|Other names||MER-17; MDL-4829; Diphenylmethanolpiperidine|
|CompTox Dashboard (EPA)|
|Chemical and physical data|
|Molar mass||267.372 g·mol−1|
|3D model (JSmol)|
|(what is this?)|
Azacyclonol (trade names Ataractan, Calmeran, Frenoton, Frenquel, Psychosan), also known as γ-pipradrol, is a drug which is an ataractive; an agent which diminishes hallucinations in psychotic individuals. It has also been called a tranquilizer and antipsychotic, though these definitions are not accurate as it does not actually possess such properties. Despite being a positional isomer of pipradrol, it is not a psychostimulant, and instead has mild depressant effects.
The drug was introduced in Europe in the mid-1950s for the treatment of schizophrenia likely because it was found to attenuate the subjective psychedelic effects of LSD and mescaline in humans. However, due to poor and mixed clinical effectiveness, it never gained widespread acceptance and was eventually discontinued.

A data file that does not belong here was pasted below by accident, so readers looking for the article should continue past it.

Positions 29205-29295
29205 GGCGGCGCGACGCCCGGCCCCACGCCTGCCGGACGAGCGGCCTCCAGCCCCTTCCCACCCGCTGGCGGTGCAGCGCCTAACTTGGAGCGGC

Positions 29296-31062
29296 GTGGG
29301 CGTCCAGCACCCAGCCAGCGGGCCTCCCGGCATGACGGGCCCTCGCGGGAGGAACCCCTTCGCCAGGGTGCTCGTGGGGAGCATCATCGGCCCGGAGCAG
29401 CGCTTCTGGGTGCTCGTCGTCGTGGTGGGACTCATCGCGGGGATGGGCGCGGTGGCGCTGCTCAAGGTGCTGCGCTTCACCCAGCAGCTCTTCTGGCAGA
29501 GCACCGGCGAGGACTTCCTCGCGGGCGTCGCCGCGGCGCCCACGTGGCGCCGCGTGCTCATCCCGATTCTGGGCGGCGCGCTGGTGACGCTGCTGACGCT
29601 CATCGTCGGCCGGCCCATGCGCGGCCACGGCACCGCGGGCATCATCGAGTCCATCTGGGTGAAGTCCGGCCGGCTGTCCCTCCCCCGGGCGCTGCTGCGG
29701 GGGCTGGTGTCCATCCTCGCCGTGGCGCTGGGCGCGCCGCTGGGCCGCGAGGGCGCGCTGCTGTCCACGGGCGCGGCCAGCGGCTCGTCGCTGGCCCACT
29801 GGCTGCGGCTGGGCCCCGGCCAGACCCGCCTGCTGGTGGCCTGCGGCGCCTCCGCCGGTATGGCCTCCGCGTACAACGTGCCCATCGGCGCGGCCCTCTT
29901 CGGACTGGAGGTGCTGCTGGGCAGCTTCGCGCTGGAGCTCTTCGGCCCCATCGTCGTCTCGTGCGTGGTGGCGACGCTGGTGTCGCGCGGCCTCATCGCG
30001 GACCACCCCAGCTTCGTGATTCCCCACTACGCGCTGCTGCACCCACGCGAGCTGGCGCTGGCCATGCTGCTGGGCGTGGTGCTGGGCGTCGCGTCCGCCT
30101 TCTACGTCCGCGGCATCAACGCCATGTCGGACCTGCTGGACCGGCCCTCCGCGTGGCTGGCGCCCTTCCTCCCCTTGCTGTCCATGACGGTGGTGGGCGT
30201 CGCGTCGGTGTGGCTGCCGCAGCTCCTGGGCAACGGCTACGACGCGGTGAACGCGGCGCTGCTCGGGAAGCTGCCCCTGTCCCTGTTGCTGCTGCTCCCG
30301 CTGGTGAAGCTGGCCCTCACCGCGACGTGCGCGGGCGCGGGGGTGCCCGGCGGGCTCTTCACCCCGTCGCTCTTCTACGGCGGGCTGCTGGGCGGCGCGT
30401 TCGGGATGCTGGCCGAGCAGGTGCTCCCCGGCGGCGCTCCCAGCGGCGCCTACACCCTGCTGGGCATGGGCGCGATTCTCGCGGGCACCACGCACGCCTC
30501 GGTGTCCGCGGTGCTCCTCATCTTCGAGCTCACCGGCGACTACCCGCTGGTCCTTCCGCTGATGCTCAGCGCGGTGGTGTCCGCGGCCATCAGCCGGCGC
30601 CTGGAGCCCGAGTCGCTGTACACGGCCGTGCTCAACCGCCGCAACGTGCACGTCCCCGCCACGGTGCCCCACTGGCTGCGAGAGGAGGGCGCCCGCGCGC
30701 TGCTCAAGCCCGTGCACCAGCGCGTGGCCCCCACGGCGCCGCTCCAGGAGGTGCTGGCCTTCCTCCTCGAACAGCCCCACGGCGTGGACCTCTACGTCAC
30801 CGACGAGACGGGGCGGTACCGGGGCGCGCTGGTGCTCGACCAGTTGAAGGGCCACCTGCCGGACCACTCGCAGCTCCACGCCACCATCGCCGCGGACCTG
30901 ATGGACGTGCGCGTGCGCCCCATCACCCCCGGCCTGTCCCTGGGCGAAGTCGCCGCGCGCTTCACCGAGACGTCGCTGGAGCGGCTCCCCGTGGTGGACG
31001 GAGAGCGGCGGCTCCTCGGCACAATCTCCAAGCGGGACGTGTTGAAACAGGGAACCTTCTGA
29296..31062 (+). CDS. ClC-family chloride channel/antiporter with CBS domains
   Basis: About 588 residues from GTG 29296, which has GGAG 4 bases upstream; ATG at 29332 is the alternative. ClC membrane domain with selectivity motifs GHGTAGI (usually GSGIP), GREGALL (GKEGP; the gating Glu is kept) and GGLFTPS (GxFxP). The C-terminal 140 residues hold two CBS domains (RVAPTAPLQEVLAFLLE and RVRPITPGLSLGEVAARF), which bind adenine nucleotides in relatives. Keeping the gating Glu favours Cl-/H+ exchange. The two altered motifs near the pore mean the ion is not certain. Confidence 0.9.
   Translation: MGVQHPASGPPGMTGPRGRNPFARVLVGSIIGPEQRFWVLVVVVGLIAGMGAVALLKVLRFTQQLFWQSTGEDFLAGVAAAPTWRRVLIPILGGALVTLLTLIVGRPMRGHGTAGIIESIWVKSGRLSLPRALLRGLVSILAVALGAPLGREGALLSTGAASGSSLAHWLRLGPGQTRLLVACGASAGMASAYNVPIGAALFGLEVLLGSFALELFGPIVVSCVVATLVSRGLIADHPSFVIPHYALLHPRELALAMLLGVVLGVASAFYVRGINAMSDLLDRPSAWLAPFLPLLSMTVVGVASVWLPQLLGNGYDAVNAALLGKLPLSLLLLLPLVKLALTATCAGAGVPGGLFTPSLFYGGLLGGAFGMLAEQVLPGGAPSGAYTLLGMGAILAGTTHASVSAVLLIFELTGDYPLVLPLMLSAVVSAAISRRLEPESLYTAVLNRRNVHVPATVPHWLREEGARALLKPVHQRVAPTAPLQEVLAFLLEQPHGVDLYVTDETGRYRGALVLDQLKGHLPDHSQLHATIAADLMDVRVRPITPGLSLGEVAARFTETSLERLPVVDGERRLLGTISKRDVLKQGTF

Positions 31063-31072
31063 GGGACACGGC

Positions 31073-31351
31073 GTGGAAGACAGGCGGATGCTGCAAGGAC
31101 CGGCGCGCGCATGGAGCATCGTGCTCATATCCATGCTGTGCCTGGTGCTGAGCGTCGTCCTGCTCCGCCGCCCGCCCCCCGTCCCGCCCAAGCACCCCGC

Azacyclonol is also known as diphenylmethanolpiperidine and is the parent structure of the antihistamines fexofenadine and terfenadine. Terfenadine produces azacyclonol as a major active metabolite.
It is made by the organometallic addition of 4-bromopyridine to benzophenone, followed by catalytic hydrogenation of the pyridine heteroaromatic ring system to the corresponding piperidine.